In another previous post, I explored the new heritage boards. Here, it is notable that Dark Age is less consistently and clearly deployed in comparison with the Exhibition and guidebook:
- The ‘Welcome to Tintagel Castle’ board talks about only the later medieval castle and later features. Only subsequently does one encounter that this is an early medieval site. It appears that one is visiting ‘Tintagel Castle’ first and foremost, with earlier and later stages in the site’s history not headlining;
- Where history meets legend: this sign board discusses the 5th and 6th-century settlement as a seasonal home of a regional king, but doesn’t use the term ‘Dark Age’. Interestingly, the ‘seasonal’ nature of the site isn’t returned to in the heritage boards or the exhibition, and
- In the upper courtyard, the heritage sign reports ‘remains of buildings dating to the 5th and 6th centuries AD, part of a Dark Age settlement’;
- The Iron Gate was ‘probably used in the Dark Ages to unload trading vessels laden with imported goods from the Mediterranean world’.
- Excavations and discoveries: the small hut for the site custodian built in the 1930s after excavations mentions Radford’s interpretations of the site as an ‘early Christian monastery’ but that the 1990s ‘confirmed that the buildings formed part of a large and secular high-status Dark Age settlement’.
- The sign ‘Dark Age Buildings’ actually doesn’t use ‘Dark Age’ in its text but instead mentions the ‘powerful south-west kingdom of Dumnonia’ almost absent from the guide book.
- The northern ruins: ‘probably formed part of a Dark Age settlement’. Here we gain an explanation that the ‘period is known as the ‘Dark Ages’ because few historical sources survive’, complemented by mention of the kingdom of Dumnonia and that a there is evidence of a ‘substantial settlement… in the Dark Ages’.
- Chapel: ‘earlier buildings … formed a part of the Dark Age settlement’.
There are also slate signposts directing you to ‘Dark Age Buildings’. The term ‘Dark Age’ helps one to navigate as one goes around, distinguishing features of early medieval date demonstrably from those of later date.
How do we conclude this? ‘Dark Ages’ and ‘Dark-Age’ are everywhere at Tintagel. Everywhere it is completely clear that it is:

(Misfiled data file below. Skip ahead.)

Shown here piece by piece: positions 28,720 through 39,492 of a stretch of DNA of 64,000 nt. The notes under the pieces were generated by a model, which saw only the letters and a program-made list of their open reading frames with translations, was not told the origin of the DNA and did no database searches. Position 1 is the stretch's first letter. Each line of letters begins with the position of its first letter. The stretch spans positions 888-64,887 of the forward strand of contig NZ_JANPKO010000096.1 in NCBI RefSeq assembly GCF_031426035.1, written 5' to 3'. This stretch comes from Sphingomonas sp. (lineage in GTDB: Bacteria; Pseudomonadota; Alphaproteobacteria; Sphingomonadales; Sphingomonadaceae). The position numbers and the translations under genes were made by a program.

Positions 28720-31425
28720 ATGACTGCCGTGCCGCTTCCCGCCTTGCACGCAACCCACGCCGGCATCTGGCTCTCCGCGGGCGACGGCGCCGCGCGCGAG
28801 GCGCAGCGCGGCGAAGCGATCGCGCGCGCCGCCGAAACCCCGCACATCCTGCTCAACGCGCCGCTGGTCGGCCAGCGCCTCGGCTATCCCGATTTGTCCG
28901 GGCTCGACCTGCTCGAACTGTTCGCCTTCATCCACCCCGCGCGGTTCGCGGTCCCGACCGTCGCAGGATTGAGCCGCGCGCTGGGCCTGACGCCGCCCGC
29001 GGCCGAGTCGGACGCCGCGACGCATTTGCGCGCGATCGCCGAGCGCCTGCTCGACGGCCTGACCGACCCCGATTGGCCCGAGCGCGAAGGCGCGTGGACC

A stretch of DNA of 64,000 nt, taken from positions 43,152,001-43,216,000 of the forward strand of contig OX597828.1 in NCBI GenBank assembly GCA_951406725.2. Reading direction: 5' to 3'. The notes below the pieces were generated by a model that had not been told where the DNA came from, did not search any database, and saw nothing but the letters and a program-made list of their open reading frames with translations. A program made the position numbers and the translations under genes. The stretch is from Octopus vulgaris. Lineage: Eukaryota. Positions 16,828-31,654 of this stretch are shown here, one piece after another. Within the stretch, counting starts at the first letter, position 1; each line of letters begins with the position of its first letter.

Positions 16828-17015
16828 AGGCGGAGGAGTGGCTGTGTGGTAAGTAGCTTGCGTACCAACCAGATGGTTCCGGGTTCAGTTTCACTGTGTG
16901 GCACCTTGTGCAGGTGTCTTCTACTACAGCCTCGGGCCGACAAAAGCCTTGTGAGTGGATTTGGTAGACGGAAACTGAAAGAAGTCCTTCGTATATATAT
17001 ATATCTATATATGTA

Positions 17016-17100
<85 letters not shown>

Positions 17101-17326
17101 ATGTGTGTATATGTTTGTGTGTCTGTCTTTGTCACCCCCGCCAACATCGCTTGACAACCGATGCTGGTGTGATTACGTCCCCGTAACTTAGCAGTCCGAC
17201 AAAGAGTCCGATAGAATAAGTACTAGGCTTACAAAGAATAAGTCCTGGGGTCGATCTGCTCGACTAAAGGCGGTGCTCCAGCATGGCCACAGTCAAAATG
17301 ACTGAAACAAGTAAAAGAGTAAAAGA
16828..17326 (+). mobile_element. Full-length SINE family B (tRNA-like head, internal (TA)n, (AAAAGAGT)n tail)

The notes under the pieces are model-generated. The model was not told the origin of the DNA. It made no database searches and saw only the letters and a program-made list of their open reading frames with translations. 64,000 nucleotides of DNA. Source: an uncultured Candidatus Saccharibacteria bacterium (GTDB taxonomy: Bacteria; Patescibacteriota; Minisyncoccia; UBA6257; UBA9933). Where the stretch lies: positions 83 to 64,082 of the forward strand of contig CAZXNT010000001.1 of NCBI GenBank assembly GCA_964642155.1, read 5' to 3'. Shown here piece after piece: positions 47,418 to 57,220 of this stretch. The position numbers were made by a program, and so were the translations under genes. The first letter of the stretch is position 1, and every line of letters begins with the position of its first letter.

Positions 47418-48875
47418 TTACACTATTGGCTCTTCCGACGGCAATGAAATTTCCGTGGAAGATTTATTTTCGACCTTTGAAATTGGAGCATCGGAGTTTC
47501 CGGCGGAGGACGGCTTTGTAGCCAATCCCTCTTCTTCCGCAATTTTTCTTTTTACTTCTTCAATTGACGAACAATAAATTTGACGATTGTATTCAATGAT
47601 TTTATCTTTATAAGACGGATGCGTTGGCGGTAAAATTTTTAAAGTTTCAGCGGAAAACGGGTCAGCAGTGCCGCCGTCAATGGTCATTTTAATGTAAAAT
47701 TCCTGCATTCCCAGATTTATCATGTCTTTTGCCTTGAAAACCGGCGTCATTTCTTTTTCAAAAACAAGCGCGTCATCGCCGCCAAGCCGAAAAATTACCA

- a chronological term for the 5th-7th centuries
- it is a popular term
- it refers to a significant high-status site with long-distant connections
- relates to the kingdom of Dumnonia
- creates ‘clear water’ between the 5th-7th centuries and the 13th-century castle, and thus avoids both being called ‘medieval’. This is particularly important for the on-site signage and the guidebook’s ‘tour’.
However, there are clear limitations to its use as follows:
- It is inconsistently applied, used to discuss the 5th/6th centuries, but occasionally also the 7th/early 8th centuries;
- I didn’t see anywhere a clear explanation who has used it before and how the term has long been problematic and rarely utilised. I’m not sure it is a ‘self-evident’ term for Tintagel, and it does indeed require further explanation;
- No alternative terms for this period are explained (‘post-Roman’, ‘Late Antique’, ‘early medieval’). Even visitors to other EH early medieval sites, such as Lindisfarne, won’t necessarily equate Tintagel as of similar date. ‘Dark Ages’ and ‘Dark-Age’ are emphatic, and no other point of reference is made for visitors;
- there is no literature or discussion of the wider geographical and cultural context of the early medieval peoples of the South West Peninsula, western Britain more broadly or Britain and NW Europe into which the site fits,
- For Tintagel, the real ‘Dark Ages’ (apart from the one Cornwall might be just about to enter) is surely the 8th-12th centuries: the time between its height as a royal residence with international connections, and its use an Earl’s castle.
- Why oh why won’t EH reprint and update Charles Thomas’ excellent Batsford book on the site, or indeed why don’t they sell any other serious archaeological book on early medieval Britain? Batey’s guide is very good, but limited in its scope and depth as are all the red guides.
In summary, I appreciate but still don’t fully agree with the use of ‘Dark Ages’ and ‘Dark-Age’ at Tintagel. Revisions and clarifications are most certainly needed, without which visitors will remain in the dark. Still, to return to my opening salvo, I fear that Cornwall will soon have far greater Dark-Age worries than the precise terminology on its heritage sites…